Basically, the problem isn't, in itself, biased news sourced, its that the format is fundamentally ill-suited towards giving individuals enough information to come to a reasonably well-supported position on just about any topic of moderate complexity. Further take any topic that appears to be of simple complexity and scratch the surface a bit and there's a decent chance it will turn out to be not so simple.
Even if putting that aside, the utility of bringing to light underhand tactics isn't meant to be used in and by itself but instead serves as one of many aspects of debate to help decide what is right/wrong true/false.
Regarding the poor suited nature of news for getting the full story across to reader I fully agree but again just because a tool isn't perfect, it doesn't mean it gets cast aside; more perspectives (and these are mainstream organisations) on a subject doesn't hurt at all.
I don't have an answer on the issue of news organizations being poorly suited here. On the one hand, there is an appeal to your the idea you convey that something is better than nothing. However, that status quo is also what has lead us to the current situation. There is a correlation with the rise of 24-hour news networks and the internet with the increased vitriolic, polarizing, and propagandist tone things. The need to fill air time was a big part of that. I don't wholly think that was the cause. There was some trend in that direction already:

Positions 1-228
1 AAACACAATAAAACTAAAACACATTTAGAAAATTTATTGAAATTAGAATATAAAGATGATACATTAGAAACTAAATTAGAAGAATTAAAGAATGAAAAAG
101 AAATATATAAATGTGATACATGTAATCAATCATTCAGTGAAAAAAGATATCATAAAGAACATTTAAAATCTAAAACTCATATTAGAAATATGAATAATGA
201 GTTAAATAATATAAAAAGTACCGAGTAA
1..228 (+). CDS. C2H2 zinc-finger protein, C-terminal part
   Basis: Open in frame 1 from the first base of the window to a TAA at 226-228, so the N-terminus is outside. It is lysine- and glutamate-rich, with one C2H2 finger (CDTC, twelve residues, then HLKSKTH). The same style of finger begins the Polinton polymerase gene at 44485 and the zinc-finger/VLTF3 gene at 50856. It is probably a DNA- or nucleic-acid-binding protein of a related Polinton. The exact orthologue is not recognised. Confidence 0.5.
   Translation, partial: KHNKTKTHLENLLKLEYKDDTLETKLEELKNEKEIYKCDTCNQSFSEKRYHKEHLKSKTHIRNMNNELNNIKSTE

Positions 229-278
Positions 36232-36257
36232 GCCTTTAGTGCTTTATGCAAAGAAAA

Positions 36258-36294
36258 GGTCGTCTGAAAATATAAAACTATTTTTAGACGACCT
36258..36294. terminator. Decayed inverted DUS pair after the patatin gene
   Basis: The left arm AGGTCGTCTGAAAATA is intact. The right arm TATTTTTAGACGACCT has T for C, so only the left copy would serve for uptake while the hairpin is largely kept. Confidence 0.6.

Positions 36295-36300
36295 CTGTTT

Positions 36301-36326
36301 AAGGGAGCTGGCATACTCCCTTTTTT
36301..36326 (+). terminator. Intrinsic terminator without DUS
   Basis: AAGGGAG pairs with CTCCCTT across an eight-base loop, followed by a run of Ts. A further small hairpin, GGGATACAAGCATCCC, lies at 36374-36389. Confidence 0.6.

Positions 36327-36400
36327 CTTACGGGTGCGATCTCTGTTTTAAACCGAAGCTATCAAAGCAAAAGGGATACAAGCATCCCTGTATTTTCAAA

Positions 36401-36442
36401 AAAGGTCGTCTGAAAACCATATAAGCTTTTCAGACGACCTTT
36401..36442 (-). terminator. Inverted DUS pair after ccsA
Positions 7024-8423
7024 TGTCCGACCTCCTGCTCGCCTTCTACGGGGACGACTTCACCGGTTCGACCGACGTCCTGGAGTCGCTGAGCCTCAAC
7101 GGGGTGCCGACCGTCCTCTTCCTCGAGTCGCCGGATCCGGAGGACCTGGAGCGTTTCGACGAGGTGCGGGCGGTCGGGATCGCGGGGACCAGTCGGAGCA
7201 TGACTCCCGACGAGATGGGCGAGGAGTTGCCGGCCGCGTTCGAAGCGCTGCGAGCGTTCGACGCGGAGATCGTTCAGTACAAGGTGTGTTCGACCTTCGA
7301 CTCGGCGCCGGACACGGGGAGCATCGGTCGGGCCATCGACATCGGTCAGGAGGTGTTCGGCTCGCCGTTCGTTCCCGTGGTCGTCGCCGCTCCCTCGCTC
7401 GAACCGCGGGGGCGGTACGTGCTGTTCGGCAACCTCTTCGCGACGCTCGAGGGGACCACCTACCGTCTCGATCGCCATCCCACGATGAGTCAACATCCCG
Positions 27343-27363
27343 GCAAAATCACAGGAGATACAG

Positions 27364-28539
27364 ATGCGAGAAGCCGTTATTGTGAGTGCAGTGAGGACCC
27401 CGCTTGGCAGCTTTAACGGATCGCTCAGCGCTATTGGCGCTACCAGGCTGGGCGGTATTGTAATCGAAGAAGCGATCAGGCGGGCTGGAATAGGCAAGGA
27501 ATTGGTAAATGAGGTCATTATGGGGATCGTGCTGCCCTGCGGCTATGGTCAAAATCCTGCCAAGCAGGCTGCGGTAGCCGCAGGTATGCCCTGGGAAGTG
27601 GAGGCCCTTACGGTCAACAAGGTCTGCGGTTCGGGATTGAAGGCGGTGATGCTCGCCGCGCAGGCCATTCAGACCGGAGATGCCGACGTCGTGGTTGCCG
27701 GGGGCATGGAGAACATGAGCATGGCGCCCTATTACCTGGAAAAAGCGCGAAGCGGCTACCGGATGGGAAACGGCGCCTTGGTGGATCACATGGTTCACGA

Note to readers: This next part is not intended to cast blame only in one direction. It is simply one concrete example of the type of things that became commonplace.
Around 1990 Newt Gingrich penned a memo for titled "Language: A Key Mechanism for Control" It went on to explain how language could be used to manipulate people, complete with a guide for how to use demonizing dehumanizing language against political opponents. Over the years it was systematically disseminated through his party, and when Newt became house Speaker around 1995 he literally made it required reading. Shortly after is around the time that the term "liberal" went from being a fairly neutral description like "conservative" to being a hated moniker for a political opponent. (Though right-wing, alt-right, etc., fill that purpose. now for the other side)
A journalist’s job is to try to present the truth, not create false equivalence.
Fixing first past the post voting is not some magic cure-all.